Despite the fact that everyone seems to want to move here, Oregon is not exactly the happiest state in the union. But it's not the most miserable, either. According to the 2014 Gallup-Healthways Well-Being Index
, Oregon ranked 27th overall for well-being.
The index includes more than 2.1 million surveys and measures wellbeing across the following five categories:
: Liking what you do each day and being motivated to achieve your goals
: Having supportive relationships and love in your life
: Managing your economic life to reduce stress and
: Liking where you live, feeling safe and having pride in your community
: Having good health and enough energy to get things done daily
Oregon did better in some than others. The state's highest ranking was in the community category, which is no surprise. The lowest ranking, at a dismal 41, was sense of purpose.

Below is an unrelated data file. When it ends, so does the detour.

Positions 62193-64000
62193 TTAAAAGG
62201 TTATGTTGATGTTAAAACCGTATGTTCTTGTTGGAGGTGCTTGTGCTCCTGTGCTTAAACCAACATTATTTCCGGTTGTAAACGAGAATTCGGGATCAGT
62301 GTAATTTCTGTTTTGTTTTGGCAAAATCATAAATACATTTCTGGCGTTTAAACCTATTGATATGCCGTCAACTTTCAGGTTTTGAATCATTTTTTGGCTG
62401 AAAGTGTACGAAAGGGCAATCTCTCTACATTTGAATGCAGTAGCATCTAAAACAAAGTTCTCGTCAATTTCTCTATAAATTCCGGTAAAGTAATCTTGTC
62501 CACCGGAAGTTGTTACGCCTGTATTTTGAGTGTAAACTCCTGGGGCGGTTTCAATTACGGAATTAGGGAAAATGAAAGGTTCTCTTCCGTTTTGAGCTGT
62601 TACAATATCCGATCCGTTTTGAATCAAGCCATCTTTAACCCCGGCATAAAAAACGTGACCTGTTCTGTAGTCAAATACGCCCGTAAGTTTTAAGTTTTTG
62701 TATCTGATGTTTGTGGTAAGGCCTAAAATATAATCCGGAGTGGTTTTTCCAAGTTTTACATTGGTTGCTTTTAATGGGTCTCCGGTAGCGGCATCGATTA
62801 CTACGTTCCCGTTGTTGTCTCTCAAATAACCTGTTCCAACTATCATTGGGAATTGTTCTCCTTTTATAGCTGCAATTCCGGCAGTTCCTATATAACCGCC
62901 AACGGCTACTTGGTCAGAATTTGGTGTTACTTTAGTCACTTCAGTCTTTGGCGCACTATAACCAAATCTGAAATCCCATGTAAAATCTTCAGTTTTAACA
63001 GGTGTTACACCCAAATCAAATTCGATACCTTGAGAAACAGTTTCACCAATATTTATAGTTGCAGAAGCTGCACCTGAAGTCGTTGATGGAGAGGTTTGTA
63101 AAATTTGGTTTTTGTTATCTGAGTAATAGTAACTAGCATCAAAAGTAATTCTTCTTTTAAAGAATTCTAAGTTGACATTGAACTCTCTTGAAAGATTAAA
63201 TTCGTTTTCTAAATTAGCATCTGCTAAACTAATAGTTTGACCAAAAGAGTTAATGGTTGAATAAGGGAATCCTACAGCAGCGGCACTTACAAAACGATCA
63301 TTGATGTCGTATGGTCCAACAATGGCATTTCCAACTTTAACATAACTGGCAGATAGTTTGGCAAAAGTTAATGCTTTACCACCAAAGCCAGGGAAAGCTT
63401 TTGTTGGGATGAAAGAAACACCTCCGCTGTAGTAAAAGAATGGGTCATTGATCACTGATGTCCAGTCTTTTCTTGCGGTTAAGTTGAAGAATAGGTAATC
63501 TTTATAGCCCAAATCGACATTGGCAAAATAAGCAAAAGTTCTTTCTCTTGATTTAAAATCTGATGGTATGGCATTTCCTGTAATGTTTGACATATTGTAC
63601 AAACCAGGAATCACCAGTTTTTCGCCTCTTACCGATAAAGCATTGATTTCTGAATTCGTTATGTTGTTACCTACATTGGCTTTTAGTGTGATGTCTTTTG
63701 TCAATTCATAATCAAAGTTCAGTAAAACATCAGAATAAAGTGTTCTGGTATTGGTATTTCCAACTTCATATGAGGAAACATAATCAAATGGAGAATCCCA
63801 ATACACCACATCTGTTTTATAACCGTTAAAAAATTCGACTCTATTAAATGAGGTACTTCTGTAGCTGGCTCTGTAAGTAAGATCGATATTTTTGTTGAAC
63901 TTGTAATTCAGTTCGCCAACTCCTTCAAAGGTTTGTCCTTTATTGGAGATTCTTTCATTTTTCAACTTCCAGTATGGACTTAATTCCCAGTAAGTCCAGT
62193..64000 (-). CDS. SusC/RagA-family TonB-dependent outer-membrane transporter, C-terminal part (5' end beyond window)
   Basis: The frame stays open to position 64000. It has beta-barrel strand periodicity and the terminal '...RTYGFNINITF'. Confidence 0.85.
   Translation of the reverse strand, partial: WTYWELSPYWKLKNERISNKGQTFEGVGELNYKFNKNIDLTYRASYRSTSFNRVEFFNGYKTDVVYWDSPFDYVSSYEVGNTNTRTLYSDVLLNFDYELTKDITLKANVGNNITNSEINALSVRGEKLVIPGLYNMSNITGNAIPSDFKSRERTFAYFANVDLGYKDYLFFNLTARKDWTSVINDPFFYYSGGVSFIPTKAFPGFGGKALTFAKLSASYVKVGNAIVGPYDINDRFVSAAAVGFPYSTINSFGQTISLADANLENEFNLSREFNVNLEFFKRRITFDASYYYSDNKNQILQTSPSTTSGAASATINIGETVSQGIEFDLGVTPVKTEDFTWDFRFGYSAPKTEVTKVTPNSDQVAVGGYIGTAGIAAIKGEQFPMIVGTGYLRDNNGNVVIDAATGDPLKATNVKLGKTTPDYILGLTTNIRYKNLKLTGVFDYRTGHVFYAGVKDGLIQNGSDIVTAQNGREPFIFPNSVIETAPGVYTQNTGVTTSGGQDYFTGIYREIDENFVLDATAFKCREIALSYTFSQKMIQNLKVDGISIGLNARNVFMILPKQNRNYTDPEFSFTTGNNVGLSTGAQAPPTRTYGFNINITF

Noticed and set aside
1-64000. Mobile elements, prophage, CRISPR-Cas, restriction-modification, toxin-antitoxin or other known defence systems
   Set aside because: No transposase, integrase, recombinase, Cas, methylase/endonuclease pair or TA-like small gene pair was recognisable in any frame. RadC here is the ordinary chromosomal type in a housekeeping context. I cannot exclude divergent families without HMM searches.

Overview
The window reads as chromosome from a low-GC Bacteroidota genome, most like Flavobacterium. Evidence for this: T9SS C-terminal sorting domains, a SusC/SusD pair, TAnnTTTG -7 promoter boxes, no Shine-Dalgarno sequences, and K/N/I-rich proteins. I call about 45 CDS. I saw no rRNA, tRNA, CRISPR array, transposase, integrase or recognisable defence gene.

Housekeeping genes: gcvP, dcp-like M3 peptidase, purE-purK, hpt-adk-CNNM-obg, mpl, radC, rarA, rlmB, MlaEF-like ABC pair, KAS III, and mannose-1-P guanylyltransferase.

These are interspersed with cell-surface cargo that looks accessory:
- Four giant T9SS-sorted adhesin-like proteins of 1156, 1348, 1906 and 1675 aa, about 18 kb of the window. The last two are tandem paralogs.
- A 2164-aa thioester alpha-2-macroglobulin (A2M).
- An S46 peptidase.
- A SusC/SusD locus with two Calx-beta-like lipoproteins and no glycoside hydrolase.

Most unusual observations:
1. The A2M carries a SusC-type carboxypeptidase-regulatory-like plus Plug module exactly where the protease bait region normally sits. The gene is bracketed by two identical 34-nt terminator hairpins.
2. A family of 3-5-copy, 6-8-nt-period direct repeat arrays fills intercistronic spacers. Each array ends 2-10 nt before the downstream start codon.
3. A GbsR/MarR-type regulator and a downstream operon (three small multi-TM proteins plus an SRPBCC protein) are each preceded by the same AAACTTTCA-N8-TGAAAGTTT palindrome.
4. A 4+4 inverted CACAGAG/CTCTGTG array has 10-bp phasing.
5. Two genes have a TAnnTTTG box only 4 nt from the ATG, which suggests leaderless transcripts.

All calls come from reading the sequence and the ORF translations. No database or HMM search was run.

The state with the highest wellbeing index was Alaska, followed by last-year's winner, Hawaii. A number of western states made the top ten, but Washington came in just behind Oregon at 28. At the bottom of the barrel—West Virginia. Here's how Oregon compares to other states.
Why do these numbers matter?
"Researchers, policy makers and healthcare leaders need good information about the well-being of populations that they serve," says David B. Nash MD, MBA, Dean, Jefferson School of Population Health. "Well-being sheds light on the issues that drive quality, cost and productivity. A well-being metric also supports the creation of an action plan for our nation, in order to achieve sustained improvement in the health of our citizens.”
While the index doesn't hone in on Bend specifically, its Oregon report
for 2012 and 2013 shows that the 2nd Congressional District (that'd be Rep. Greg Walden's territory) has the lowest wellbeing of all the districts in the state and is more or less in the middle of all districts across the country—219 out of 434 total.
Are you surprised by the results?